There is a lot presented in this paper. Overall, it’s good to have a pregistered large sample from the USA, but they need more cultures, and they are aware of this. But, it does seem in the USA the most important factor is broader local cultural attitudes toward religiosity and expressions of religion in public. A shorter way to say it is simple: most people are sheeple. In highly irreligious environments the modal person finds religious propositions uncredible on the face of it. Conversely, in highly religious environments atheistic propositions seem laughable. Just as most people’s religious beliefs don’t come about through deep reflection, most people’s irreligion doesn’t come about through deep reflection. It’s all part of a bigger process of social cognition, and religion in this way shares a lot of characteristics with politics and culture more broadly (do most people in rural Mississippi like country music as opposed to techno because of deep aesthetic judgments?).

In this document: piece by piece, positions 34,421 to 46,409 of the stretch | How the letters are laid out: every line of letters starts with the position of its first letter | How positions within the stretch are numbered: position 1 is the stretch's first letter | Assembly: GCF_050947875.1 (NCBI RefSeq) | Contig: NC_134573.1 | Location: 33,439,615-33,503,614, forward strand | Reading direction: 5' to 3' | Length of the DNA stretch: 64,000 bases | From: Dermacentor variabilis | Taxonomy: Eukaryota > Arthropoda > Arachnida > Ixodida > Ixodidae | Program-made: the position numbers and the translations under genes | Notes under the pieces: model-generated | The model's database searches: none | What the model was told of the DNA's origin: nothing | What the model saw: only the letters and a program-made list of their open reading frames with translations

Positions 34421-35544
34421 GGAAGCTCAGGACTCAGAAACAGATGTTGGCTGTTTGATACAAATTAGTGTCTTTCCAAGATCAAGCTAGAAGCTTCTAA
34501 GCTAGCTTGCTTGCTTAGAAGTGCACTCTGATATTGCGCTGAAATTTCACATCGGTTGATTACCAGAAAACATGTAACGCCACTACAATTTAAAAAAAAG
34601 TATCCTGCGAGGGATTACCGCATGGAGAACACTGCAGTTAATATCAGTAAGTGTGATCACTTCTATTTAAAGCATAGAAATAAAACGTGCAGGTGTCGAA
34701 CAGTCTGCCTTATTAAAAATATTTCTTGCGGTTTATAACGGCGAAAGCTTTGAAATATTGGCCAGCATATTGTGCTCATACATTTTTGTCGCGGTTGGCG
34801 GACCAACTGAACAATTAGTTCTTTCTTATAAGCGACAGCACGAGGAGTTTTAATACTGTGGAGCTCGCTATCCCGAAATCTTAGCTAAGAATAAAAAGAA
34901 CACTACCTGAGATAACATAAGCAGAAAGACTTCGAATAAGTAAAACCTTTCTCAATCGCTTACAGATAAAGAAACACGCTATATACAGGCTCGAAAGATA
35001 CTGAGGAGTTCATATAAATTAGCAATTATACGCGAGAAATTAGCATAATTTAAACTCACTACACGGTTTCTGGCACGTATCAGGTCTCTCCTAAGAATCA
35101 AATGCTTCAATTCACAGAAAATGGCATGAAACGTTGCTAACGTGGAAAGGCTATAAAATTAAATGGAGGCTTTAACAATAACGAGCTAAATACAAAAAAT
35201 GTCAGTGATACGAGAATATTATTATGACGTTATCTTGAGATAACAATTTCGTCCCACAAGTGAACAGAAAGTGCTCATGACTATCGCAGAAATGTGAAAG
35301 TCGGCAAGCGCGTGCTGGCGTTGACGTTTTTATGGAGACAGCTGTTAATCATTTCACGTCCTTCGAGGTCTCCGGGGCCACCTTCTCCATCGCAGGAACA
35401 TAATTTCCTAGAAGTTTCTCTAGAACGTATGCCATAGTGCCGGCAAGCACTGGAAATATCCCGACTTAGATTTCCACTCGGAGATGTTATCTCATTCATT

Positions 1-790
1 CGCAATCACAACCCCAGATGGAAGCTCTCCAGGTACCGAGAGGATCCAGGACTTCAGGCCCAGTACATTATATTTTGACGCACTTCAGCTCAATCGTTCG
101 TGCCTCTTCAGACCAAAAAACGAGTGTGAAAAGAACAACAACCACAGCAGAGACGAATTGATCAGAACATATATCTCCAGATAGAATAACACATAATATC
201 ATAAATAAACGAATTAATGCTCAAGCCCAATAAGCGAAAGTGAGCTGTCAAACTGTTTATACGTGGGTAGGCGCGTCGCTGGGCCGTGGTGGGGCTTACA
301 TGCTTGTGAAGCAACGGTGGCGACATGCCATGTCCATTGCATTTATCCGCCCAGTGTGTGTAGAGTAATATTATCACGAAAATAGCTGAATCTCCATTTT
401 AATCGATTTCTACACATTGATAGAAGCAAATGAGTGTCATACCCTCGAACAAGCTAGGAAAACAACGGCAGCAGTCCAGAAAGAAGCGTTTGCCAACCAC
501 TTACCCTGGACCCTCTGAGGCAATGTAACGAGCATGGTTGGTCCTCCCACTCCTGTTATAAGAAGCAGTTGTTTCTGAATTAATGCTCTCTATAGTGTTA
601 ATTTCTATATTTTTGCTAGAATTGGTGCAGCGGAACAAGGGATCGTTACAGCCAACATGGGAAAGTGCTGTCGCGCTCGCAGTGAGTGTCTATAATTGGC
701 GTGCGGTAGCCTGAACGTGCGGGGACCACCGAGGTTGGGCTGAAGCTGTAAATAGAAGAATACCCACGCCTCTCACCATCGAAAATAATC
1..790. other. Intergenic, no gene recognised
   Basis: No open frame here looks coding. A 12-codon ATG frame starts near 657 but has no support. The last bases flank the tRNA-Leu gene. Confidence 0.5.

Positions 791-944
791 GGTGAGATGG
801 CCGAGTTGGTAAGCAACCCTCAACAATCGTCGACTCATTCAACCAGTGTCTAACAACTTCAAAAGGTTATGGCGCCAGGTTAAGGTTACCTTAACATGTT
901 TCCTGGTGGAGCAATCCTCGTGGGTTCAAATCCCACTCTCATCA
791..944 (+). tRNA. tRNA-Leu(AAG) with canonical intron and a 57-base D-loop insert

All that being said, they do see consistent results that deep analysis of religious questions correlate with atheism. But, this only applies in environments that are not so religious. In other words, the variation is exposed only in a particular environment.
Finally, there is a tendency of more “mind-blind” people to be more atheistic (a major prediction of the cognitive model), but it is a much smaller effect than the broad social impact of religious culture, broadly.
These results, on the whole, are not surprising, though I’m excited to have precise quantities to grapple with. When you summarize a whole society you may miss some details as well. Not only will future lines of research expand cross-culturally, but there will probably be insights sub-culturally.
There has been some work to show that religious intensity is moderately heritable. I would be curious to see follow-ups on this domain, and I do know that some people are working on finding the genomic predictors of religiosity as I write this.
If you have gotten to this part of the post, please read The Origins of Religious Disbelief: A Dual Inheritance Approach. It is well done!